h U=(2f/tan(θ+α))(−1[1+tan2(θ+α)]½).

From the equation:

tan(θ−α)=4fh L/(4f 2 −h L 2),

the value of hL can be calculated as follows:

h L=(2f/tan(θ−α))(−1+[1+tan2(θ−α)]½).

FIG. 7 is a top view of the parent parabolic section 600 from which the parabolic segments 502 are based. A left sagittal ray 700 is shown incident on the parent parabolic section 600 and a right sagittal ray 702 is shown incident on the parent parabolic section 600. The axis of the parent parabolic section 600 is shown at 518 and the focal point F of the parent parabolic section 600 is shown at 508. The angle ψ is the angle between the reflected left sagittal ray 700′ and the axis 518 and is also the angle between the reflected right sagittal ray 702′ and the focal plane 704. The values ±x, added together=2x and represent the width of the parabolic segment 502 and are calculated as follows. In the sagittal plane FIG. 7, x≠0 and the values of ±x are calculated as follows:

x(h)=±{([(4f) 2+1]tan2ψ)/([(4f)2−tan2ψ])}h,

where h is the height from the axis 518 of the parent parabolic surface 512 at which a specific ray is incident upon the parent parabolic surface 512. Referring to FIG. 6 the value of h can be hO, hU, or hL as defined and discussed above. Since the segment width (2x) is dependent on the height at which the segment is defined, for simplicity the value of x is chosen for h=hO where hO is the height at which the angular bisector 530 is incident upon the parent parabolic surface. Therefore, the values of ±x are calculated as follows:

x(h=h O)=±{([(4f)2+1]tan2ψ)/([(4f)2−tan2ψ])}h O.

The crosshatched section shows the face of the parabolic segment 502 that is formed.

FIG. 8 is a perspective view of the parent parabolic section 600 from which the parabolic segment 502 is constructed. The parabolic segment 502 is shown shaded and as should be appreciated the boundaries of the parabolic segment 502 are curved.

In summary, the optical integrators of the present invention provides an array of aberration free secondary point sources that are used to obtain extremely uniform illumination that can be used in various optical systems such as a projection optical system.

The foregoing description of the embodiments of the invention has been presented for purposes of illustration and description. It is not intended to be exhaustive or to limit the invention to the precise form disclosed. Obvious modifications or variations are possible in light of the above teachings. The embodiment was chosen and described to provide the best illustration of the principles of the invention and its practical application to thereby enable one of ordinary skill in the art to utilize the invention in various embodiments and with various modifications as are suited to the particular use contemplated. All such modifications and variations are within the scope of the invention as determined by the appended claims when interpreted in accordance with the breadth to which they are fairly, legally, and equitably entitled.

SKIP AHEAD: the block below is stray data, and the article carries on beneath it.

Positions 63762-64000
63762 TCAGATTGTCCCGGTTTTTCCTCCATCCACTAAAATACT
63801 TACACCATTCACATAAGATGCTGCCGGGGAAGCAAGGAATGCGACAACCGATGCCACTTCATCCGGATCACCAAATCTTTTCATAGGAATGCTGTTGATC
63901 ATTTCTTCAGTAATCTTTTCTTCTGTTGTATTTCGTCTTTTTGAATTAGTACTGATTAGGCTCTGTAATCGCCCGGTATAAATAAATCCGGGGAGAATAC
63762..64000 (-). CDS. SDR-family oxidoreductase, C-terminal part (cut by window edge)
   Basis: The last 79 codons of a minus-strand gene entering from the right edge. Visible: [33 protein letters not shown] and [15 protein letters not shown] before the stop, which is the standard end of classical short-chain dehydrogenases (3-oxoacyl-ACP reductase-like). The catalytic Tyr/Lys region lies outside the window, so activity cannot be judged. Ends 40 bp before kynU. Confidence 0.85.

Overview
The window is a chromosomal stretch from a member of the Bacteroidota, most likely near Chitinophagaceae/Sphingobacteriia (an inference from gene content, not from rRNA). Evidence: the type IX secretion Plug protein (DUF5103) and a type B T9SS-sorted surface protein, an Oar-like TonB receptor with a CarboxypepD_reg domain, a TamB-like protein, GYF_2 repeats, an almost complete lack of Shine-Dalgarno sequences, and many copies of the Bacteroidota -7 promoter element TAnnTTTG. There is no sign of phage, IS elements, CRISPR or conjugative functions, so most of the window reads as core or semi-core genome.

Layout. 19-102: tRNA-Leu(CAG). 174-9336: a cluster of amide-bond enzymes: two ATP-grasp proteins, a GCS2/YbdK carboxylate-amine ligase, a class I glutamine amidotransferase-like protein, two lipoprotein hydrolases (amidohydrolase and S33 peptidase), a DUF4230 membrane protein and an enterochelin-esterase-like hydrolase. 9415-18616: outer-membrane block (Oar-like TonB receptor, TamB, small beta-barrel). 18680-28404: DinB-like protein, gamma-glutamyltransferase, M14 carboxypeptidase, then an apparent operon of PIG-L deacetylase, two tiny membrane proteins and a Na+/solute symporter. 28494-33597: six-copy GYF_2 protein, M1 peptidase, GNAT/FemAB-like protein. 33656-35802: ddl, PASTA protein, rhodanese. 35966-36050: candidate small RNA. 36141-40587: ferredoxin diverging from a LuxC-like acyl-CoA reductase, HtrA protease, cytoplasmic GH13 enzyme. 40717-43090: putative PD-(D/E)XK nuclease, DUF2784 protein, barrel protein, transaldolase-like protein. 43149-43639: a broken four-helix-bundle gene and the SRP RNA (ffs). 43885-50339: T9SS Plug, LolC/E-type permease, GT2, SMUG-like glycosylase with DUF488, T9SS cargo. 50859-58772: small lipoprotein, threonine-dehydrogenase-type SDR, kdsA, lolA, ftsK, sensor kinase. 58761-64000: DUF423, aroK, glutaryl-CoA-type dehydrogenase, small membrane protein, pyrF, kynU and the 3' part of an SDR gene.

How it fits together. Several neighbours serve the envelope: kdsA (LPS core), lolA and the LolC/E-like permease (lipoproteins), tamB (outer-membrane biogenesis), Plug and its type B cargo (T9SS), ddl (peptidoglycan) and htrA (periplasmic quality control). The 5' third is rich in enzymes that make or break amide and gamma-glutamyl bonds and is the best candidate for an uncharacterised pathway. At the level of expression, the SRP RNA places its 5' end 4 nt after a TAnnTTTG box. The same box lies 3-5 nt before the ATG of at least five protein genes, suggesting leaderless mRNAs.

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Referenced by
Citing PatentFiling datePublication dateApplicantTitle
US6452661Feb 26, 1999Sep 17, 2002Nikon CorporationIllumination system and exposure apparatus and method
US6504650 *Oct 18, 2000Jan 7, 2003Anthony J. AlfreyOptical transformer and system using same
US6665051Jul 31, 2002Dec 16, 2003Nikon CorporationIllumination system and exposure apparatus and method
US7023953Oct 20, 2003Apr 4, 2006Nikon CorporationIllumination system and exposure apparatus and method
US7237914 *Nov 14, 2003Jul 3, 2007Intel CorporationLight condenser
US7312850 *Apr 2, 2004Dec 25, 2007Asml Netherlands B.V.Lithographic apparatus, illumination system, and optical element for rotating an intensity distribution
US8125715Jan 3, 2008Feb 28, 2012Graber Curtis EAdjustable electromagnetic energy collimator
CN100483181C *Dec 20, 2006Apr 29, 2009浙江大学Refraction free curve design method for uniform lighting and its lens
EP1521111A1 *Sep 15, 2004Apr 6, 2005Carl Zeiss SMS GmbHIllumination device
WO2004023186A1 *May 27, 2003Mar 18, 2004Qian DingrongAn apparatus for converting light beams
Classifications
U.S. Classification359/855, 359/853, 359/850, 359/852
International ClassificationG02B27/09
Cooperative ClassificationG02B27/0927, G02B27/0983, G02B27/09
European ClassificationG02B27/09H, G02B27/09, G02B27/09S3C
Legal Events
DateCodeEventDescription
Jul 7, 2009FPExpired due to failure to pay maintenance fee
Effective date: 20090515
May 15, 2009LAPSLapse for failure to pay maintenance fees
Nov 24, 2008REMIMaintenance fee reminder mailed
Oct 13, 2004FPAYFee payment
Year of fee payment: 4
Sep 24, 2002CCCertificate of correction
Feb 17, 1998ASAssignment
Owner name: NIKON CORPORATION, JAPAN
Free format text: ASSIGNMENT OF ASSIGNORS INTEREST;ASSIGNOR:FOO, LESLIE D.;REEL/FRAME:009008/0841
Effective date: 19980217